> "worldly," you should remember that many Christian authors have
> written books that don't necessarily have anything to do with God. Is this
> bad? NO!

Ah, you have to be careful here. Did he tell you that he was equating "wordly" with "non-Christian"? I didn't see it in his post. It's kind of presumptuous to say that this guy doesn't like non-Christian authors. As far as I can tell, he's just talking about Harry Potter, not all works by non-Christian authors. This is the stuff that miscommunication is made of, so watch out.

Nice use of a Bible verse. The Bible also says that none will know when the last days will be, that Christ will come like a thief in the
> night. Therefore, you can't prove that those days are upon us, or that
> Christians are being deceived and being led astray by reading Harry
> Potter. Here's a Bible verse of my own that I'd like to share: "I
> didn't come to condemn the world, but to save it."

Not to mention there have been literally thousands of people that have tried to predict the end of the world according to "biblical truth" - which is really just their INTERPRETATION of what they read in the Bible, not what it actually says - and ALL of them have been wrong (including Nostradamus).

> I think that the same can be said of the movie, seeing to what great pains
> were taken to faithfully reproduce the book in almost every aspect.
> Regardless of how enjoyable it was for people (I myself loved it), the
> point is that the movie, like the book, has nothing to do with witchcraft
> of our world. It's an entirely different concept, that for some
> unfortunate reason is called to some degree by the same name. I call it
> simply magic. Fantasy.

> ALSO!!!! To imply that film music can be somehow connected to the movie,
> outside having a supporting role on adding different emotions, is
> ABSOLUTELY WRONG! How many times have I been made fun of because I have
> the soundtrack to a stupid movie, or one that just wasn't on that
> particular person's list of best movies? Too many! Many times people have
> looked through my soundtrack collection and said "Oooh! I like that
> movie!" etc. You are obviously someone who doesn't know CRAP about
> music! A film shares little in common with the movie it was composed for,
> and to suggest otherwise is naive and immature. A movie should not reflect
> in any way on the soundtrack. To say that John Williams' excellent score
> (from one who is not a Williams fan, maybe that's why...I just like it
> more than most of his others) is in some way supporting witchcraft is even
> more outrageous than saying the movie/books support it!

Here lies the major problem I have with your post. First of all, for some reason you suddenly loose your respectful tone and lower yourself to the level of an idiot with phrases like "You are obviously someone who doesn't know CRAP about music". Why do that now, and after what was up to this point a very mature post? It's almost like somebody else wrote that paragraph!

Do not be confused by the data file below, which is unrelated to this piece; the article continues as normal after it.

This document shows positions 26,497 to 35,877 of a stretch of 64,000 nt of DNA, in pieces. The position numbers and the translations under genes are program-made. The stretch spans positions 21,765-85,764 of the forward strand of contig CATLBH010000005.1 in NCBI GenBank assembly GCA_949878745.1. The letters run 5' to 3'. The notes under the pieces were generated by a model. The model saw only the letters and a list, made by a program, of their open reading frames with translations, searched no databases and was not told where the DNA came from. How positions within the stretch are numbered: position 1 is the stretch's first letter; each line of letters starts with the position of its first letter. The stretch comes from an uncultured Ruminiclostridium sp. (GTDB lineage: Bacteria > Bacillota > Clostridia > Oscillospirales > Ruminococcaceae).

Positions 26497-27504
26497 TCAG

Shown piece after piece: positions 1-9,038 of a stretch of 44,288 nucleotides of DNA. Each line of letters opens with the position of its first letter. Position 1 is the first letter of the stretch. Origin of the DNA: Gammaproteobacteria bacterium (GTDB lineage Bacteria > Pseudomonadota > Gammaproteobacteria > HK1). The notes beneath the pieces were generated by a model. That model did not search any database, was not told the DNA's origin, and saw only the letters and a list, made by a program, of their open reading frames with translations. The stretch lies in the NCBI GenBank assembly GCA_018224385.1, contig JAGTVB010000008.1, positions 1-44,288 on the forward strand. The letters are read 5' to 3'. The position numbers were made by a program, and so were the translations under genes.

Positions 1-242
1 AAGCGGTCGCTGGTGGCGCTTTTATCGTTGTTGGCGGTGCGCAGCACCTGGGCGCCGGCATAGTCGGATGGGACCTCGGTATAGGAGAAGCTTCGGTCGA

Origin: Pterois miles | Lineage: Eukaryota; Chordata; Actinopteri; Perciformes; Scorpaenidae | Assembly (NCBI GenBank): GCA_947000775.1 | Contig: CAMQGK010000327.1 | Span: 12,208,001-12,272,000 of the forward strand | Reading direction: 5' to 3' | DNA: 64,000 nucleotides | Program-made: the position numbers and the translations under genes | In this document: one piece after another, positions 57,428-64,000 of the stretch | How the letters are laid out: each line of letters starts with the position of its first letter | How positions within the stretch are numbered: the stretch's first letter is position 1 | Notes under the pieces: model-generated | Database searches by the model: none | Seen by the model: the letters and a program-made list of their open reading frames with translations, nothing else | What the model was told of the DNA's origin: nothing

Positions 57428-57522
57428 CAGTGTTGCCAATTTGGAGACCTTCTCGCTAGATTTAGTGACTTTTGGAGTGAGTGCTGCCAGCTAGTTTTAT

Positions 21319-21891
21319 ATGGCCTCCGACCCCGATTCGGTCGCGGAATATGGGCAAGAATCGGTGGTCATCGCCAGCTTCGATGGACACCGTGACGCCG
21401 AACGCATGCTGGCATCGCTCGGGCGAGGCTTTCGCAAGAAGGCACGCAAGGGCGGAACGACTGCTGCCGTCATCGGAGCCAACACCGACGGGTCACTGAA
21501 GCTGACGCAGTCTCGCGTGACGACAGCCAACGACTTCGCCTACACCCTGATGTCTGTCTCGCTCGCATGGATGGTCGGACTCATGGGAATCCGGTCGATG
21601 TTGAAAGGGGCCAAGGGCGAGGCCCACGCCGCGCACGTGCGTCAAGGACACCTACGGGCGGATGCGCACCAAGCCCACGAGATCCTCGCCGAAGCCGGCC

Secondly, I would like to challenge your assertion that movie music has little or nothing to do with the movie itself. Certainly a good movie soundtrack needs to be able to be listened to independent of the movie itself - otherwise why sell it? - but to say that the music has no place in the movie other than a minor supporting role is ridiculous and ignorant. I would like to know how you would make the execution scene in Braveheart work without music, for instance. How would any movie sound without musical backup? Much different, that's for sure! Obviously the music is a very important and integral part of any movie, and the best experience is gained when the two are joined to create a glorious tapestry of art. The movie Glory is another great example of a movie that wouldn't be nearly as powerful without its music.

One point I do agree with you on here: John Williams' music for HP definitely doesn't promote witchcraft.

> Throughout history, a person's personal interpretation of their theology's
> beliefs have caused major persecution, inhibiting progress in many ways.
> For hundreds of years, most people in the world believed that the Earth
> was the center of the universe, mainly because they took the Catholic
> Church's misguided information for granted, and never thought it out
> themselves, or did any research in the matter, with an open mind. What I
> see here is the same forceful condemnation directed towards Harry Potter
> with no real facts, that the Inquisition was known for. What's really sad
> it that so many people will listen to outspoken people like you, and never
> read the book and think about it themselves, before they blindly buy in to
> your narrow-minded crap.

An important distinction needs to be made here: that God is NOT responsible for the evil things that we do, even if we do them in His name. Misinterpretation of the Bible is man's problem, not God's. So PLEASE make sure to judge Christianity fairly with this in mind. There are so many people in this world that get this so very wrong.

Cheers!

Dan

> -a different Joe, trying to catch his breath